The rating agency also will be monitoring the government's ongoing funding programme to see if the government remains able to access the capital markets and at what price. Although Moody's believes the authorities are determined to reduce the budget deficit to under 3% of GDP over the medium-term, lower funding costs will be key to limiting the recent deterioration in debt affordability and improving long-term debt sustainability. Regional and local debt market conditions will determine whether the Portuguese government will ultimately decide to move out of the private capital markets and approach the EFSF for funding. If it comes to pass, such a step could in fact positively impact Portugal's credit risk profile by reducing short-term uncertainties and stabilizing the trajectory of the government's funding costs. At the same time, however, the circumstances that might lead Portugal to seek liquidity support from official sources would likely also raise concerns about its medium-term prospects of regaining access to private market funding.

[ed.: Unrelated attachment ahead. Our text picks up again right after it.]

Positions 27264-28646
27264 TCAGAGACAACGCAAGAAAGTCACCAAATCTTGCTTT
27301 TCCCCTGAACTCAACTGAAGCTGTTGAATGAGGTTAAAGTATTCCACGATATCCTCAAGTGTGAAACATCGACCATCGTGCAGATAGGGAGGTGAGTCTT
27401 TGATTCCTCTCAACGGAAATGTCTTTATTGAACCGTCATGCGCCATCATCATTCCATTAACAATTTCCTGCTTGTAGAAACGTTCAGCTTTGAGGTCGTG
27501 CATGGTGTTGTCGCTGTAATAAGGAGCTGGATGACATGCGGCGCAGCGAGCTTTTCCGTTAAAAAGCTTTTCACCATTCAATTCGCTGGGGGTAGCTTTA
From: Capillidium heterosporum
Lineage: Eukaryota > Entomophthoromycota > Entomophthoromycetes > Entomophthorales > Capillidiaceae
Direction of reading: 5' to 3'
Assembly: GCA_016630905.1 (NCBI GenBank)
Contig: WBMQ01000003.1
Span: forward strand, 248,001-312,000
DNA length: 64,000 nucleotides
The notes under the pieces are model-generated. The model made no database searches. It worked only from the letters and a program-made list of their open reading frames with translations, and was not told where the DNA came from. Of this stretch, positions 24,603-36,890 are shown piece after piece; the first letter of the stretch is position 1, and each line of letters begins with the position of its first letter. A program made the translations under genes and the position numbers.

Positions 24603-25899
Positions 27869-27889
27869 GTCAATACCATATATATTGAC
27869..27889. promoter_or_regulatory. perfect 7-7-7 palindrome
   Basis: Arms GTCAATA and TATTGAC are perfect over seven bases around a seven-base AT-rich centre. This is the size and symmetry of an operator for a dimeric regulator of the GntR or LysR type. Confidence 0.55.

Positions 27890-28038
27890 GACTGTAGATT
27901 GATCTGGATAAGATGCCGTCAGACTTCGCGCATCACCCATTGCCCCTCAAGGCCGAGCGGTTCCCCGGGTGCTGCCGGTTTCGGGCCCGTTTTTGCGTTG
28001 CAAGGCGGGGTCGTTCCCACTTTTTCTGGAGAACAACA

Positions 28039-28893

Finally, in conjunction with Moody's Financial Institutions Group, which recently placed most Portuguese banks on review for possible downgrade, the sovereign rating analysis will also assess whether the government may need to provide financing to recapitalise the main banks in the country, and how much might be required under various scenarios.

Separately, Moody's is publishing a Special Comment explaining its approach to rating European sovereigns after today's rating action on Portugal as well as last week's rating actions on Ireland, Greece and Spain. The report entitled "Sovereign Credit Risk in Eurozone Countries Under Stress" will shortly be available on


Moody's last rating action affecting Portugal was implemented on 13 July 2010, when the rating agency downgraded Portugal's Aa2 to A1 with a stable outlook. The rating action prior to that was taken on 5 May 2010, when the rating agency placed Portugal's Aa2 ratings on review for possible downgrade.

The principal methodology used in rating the government of Portugal is Moody's "Sovereign Bond Methodology", published in 2008, which can be found at Other methodologies and factors that may have been considered in the process of rating this issuer can also be found on Moody's website.